Photographer Amos Chapple Captures Drowned Village
Auckland-born freelance photographer Amos Chapple’s “eerie images capture all that remains of [the] once-green and hilly Romanian village” of Geamana, a town evacuated in 1977 to make way for the vast Rosia Poieni copper mine, and buried slowly in waste sludge.
While 300 families fled, 20 villagers stayed and moved to slightly higher ground, where they remain today.
In 1977 communist dictator Nicolae Ceausescu announced the plans, offering locals approximately £1500 per home, leaving around 300 families to disperse throughout Romania.
As a steady supply of acidic grey-and-red liquid filled Geamana’s valley following the mine’s opening, 20 villagers refused to leave and simply moved to higher ground.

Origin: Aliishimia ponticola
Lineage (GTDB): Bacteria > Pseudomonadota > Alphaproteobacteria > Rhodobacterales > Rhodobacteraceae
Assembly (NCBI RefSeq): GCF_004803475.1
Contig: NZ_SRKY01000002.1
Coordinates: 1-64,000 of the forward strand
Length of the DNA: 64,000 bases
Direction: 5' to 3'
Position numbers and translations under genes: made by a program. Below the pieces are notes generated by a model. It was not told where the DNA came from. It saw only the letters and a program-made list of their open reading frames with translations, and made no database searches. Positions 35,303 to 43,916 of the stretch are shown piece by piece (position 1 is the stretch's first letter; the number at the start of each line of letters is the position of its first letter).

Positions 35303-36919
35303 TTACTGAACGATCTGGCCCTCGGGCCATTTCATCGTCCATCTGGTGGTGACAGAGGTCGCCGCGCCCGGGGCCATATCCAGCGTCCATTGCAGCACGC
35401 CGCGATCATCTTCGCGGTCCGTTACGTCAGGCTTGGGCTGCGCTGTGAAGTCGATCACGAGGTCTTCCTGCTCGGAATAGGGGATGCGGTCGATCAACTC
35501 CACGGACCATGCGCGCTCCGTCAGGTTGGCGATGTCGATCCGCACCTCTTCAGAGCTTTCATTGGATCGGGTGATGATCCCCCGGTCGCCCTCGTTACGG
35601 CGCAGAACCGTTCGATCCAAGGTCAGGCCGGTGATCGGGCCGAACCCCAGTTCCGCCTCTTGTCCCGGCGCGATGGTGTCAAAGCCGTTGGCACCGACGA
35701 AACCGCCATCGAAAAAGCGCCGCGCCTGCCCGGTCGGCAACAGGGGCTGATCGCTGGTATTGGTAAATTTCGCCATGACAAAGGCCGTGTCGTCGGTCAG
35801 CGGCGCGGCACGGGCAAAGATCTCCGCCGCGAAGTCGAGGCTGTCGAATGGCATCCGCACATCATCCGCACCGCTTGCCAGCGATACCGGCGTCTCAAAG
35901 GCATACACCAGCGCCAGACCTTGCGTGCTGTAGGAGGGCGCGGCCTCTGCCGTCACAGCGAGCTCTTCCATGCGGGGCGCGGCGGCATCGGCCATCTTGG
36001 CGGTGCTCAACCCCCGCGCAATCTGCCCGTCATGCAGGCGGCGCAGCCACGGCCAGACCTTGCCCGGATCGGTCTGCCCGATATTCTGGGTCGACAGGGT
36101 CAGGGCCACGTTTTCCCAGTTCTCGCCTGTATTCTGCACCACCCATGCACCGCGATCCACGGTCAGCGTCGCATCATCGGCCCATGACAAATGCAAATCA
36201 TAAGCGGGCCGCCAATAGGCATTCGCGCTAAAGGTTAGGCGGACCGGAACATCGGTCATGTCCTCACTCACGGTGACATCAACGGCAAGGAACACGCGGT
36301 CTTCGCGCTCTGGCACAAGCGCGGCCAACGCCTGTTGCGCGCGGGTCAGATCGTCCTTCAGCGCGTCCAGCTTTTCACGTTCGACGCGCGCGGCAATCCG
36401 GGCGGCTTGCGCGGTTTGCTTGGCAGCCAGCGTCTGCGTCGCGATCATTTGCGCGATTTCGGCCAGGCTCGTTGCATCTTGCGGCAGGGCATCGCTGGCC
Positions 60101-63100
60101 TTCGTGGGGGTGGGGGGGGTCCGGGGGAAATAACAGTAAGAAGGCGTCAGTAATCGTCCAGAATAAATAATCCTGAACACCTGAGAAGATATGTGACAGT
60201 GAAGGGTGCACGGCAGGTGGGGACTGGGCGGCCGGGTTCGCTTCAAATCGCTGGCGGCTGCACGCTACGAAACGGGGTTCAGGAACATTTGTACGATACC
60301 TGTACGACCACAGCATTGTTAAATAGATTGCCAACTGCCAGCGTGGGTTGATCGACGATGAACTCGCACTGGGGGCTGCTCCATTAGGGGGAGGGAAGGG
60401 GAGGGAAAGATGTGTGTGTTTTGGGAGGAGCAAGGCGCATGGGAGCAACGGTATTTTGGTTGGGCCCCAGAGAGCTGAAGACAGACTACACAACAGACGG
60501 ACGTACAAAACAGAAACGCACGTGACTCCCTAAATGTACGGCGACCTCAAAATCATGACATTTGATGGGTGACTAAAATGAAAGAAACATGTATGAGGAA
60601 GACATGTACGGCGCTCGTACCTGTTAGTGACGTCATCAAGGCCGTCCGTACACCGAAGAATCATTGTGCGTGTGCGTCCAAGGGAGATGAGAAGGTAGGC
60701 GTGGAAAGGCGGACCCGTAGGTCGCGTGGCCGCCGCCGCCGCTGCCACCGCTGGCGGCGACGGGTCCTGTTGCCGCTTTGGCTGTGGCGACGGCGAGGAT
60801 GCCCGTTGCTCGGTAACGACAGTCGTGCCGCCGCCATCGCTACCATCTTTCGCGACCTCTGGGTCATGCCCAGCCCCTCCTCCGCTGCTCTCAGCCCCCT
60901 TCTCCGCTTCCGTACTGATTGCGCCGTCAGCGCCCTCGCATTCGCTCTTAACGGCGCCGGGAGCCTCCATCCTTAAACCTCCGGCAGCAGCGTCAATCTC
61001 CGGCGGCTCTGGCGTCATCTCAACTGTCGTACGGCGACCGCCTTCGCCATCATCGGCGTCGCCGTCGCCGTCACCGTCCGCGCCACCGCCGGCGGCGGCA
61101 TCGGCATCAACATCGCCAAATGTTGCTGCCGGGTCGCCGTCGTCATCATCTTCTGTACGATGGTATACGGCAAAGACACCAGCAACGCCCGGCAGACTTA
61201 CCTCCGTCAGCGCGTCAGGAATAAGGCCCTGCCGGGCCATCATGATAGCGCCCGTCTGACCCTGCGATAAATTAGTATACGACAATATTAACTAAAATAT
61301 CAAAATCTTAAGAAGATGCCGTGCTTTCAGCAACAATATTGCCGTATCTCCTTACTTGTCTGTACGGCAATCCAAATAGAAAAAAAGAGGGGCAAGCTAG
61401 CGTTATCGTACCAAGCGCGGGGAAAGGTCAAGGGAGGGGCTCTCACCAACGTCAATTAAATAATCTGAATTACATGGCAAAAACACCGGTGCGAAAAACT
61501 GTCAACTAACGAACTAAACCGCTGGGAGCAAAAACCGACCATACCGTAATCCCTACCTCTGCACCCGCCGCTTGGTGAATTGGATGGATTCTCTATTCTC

Chapple travelled to the mostly-submerged ghost town to document its demise, and was surprised by what the few remaining locals told him.
“They were upset that they had lost their graves, but their approach to the loss of their village was, ‘Yeah it’s horrible, but without that mine there wouldn’t be any jobs here,’” he tells MailOnline Travel. “It was really impressive that they saw the situation as complex, rather than black and white, despite everything they’d been put through.”
Original article by Annabel Fenwick Elliott, Daily Mail, June 12, 2017.
Photo by Amos Chapple.